Thirty years ago on January 28, 1986, the U.S. Space Shuttle Challenger met a disastrous end 73 seconds after lift-off from Cape Canaveral, Florida. I recall clearly what I was doing when I heard the terrible news – I was at home with my youngest child when I received a telephone call from my husband telling me what happened. In those days, I usually did not have the television on so I had no idea that such a horrible thing had happened. However, I turned on the TV to see for myself and confirm the shock and sadness I was feeling. I’ve always been a ‘space fan’ from the very beginning, following the race to space in the early 1960s, the first landing on the moon (I wrote about it here) in 1969, and other events that followed as I was busy becoming an adult and mother.
I remember some debate about this particular space shuttle launch. The Challenger’s 10th mission had been delayed for weeks and on the night before the scheduled launch, temperatures in central Florida dropped to record lows in the mid-20s Fahrenheit (-4 C). They were chopping ice off the launch pad that morning!
When they first started going into space, all the space shuttle launches and landings where televised live and interested people like me could keep informed and watch them. But after a few years, public interest waned, I guess, or it simply became ‘normal’ and the TV networks stopped televising the space ship launches. Most TV stations were not covering this particular Challenger launch live on that tragic day. But THIS space shuttle was carrying the first civilian passenger, high school teacher Christa McAuliffe, who was chosen from over 40,000 applications by NASA to be the first ‘Teacher in Space’. Thousands of impressionable school children were watching the live broadcast that day, in schools across North America. Most other people were in school or at work on that Tuesday morning and cable news networks or satellite dishes were relatively new at that time.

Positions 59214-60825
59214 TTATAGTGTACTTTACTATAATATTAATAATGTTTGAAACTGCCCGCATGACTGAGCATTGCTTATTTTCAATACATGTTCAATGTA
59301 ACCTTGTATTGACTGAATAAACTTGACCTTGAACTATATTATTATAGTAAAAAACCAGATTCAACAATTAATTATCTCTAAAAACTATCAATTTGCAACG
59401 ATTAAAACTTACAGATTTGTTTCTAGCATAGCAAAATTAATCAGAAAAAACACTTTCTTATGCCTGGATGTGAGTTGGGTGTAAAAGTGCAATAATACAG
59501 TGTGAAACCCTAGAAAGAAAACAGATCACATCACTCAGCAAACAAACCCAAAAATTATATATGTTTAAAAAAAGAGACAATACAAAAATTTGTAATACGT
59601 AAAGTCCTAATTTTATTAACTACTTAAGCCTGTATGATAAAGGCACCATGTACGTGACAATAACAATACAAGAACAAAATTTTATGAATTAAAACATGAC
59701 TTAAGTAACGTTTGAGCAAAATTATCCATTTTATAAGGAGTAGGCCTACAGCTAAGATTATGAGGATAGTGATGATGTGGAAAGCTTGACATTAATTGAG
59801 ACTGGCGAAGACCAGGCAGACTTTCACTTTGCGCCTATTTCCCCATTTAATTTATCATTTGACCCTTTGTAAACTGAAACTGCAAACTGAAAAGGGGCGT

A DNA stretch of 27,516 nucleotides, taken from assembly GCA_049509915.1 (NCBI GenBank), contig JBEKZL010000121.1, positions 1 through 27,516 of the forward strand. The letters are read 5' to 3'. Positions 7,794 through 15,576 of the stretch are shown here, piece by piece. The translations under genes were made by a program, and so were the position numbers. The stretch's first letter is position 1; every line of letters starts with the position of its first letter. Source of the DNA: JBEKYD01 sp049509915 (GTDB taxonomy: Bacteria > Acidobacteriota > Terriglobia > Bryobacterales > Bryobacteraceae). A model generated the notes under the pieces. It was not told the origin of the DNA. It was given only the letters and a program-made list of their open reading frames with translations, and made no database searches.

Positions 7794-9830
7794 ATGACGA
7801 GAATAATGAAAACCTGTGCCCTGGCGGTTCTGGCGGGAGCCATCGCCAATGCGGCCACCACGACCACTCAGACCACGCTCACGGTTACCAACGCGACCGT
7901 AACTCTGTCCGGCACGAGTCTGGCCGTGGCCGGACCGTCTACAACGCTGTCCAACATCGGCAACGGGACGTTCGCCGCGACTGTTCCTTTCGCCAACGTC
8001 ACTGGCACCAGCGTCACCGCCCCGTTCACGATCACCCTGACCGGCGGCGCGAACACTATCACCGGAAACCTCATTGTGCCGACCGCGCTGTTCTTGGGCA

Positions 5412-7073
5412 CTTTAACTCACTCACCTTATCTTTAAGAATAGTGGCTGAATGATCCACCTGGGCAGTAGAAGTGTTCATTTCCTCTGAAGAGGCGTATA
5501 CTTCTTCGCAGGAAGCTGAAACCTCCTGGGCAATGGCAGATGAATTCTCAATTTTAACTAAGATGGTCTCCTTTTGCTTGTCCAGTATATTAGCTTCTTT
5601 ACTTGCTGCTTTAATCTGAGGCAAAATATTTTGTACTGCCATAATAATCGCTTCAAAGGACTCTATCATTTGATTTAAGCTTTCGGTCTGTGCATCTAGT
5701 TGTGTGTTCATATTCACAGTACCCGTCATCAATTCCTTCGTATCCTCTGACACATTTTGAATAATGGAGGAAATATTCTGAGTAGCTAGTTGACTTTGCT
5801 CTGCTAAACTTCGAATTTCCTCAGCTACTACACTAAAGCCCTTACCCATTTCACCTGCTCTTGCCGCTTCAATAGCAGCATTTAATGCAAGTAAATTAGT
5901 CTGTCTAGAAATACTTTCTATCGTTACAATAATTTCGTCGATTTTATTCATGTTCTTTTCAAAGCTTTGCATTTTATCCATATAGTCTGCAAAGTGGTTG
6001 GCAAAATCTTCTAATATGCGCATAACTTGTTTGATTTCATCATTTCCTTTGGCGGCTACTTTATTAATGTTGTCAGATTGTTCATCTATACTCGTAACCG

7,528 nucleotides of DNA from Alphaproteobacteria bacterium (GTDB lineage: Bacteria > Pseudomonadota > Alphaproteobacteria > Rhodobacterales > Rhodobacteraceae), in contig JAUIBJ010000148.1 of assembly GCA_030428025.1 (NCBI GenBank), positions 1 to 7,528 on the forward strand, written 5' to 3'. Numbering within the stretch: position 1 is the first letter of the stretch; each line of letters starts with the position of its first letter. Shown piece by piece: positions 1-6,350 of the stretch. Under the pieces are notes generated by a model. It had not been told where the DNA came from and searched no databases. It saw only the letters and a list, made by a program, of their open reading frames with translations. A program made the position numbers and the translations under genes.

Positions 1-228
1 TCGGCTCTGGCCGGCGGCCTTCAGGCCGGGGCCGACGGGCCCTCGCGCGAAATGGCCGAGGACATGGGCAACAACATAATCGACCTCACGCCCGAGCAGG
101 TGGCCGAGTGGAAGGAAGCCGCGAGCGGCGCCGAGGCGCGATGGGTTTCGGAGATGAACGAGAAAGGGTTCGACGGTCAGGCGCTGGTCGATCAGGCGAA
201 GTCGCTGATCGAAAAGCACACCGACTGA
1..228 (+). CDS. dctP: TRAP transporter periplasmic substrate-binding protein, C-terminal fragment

Challenger Crew. Back row, L-R Ellison Onizuka, Christa McAuliffe, Gregory Jarvis, Judith Resnick. Front row L-R Michael J. Smith, Francis “Dick” Scobee, Ronald McNair.
Shockingly, 73 seconds after lift-off at an altitude of around 50,000 feet, an explosion in the shuttle’s fuel tank and rocket booster devastated Challenger and tore it apart, claiming the lives of all seven astronauts. This was clearly witness by family and spectators on the ground and on TV sets in schools. Investigations afterwards concluded that the shuttle’s crew cabin remained intact until it crashed into the Atlantic Ocean 2 minutes and 45 seconds later and it’s speculated, sadly, that some of the crew may have been still alive, although unconscious. After 30 years, I was shocked to discover something new during my research for this post that I wasn’t aware of before: those poor 7 souls did not die instantly when the booster rocket exploded …..
In March 1986, the remains of the astronauts were found in the debris of the crew cabin at the bottom of the Atlantic Ocean. The major parts of the shuttle were recovered, but most of it remains on the ocean floor. Ten years after the disaster, two large pieces from the shuttle’s left wing flap washed ashore. The Shuttle debris, around 5,000 pieces, were placed in two abandoned missile silos.
I can’t conclude this post without recognizing the other Space Shuttle Columbia disaster which occurred on February 1, 2003, when Columbia disintegrated over Texas and Louisiana as it re-entered Earth’s atmosphere, killing all seven crew members. During launch, a suitcase-size piece of foam insulation broke off from the Space Shuttle’s external tank and struck the left wing of the shuttle, creating a 6-to-10-inch (15 to 25 cm) diameter hole. Hot gases generated during re-entry entered the wing and cause structural collapse. After the disaster, Space Shuttle flight operations were suspended for more than two years, similar to the aftermath of the Challenger disaster.
I know this has been a pretty negative and sad post but I really wanted to pay tribute to the memory of those 4 women and 10 men who didn’t make it home: Challenger – Ellison Onizuka, Christa McAuliffe, Gregory Jarvis, Judith Resnick, Michael J. Smith, Francis “Dick” Scobee, Ronald McNair. Columbia – Rick Husband, David Brown, Laurel Clark, Kalpana Chawla, Michael Anderson, William McCool, Ilan Ramon.
L-R Columbia Commander Rick Husband, David Brown, Laurel Clark, Kalpana Chawla, Michael Anderson, William McCool, Ilan Ramon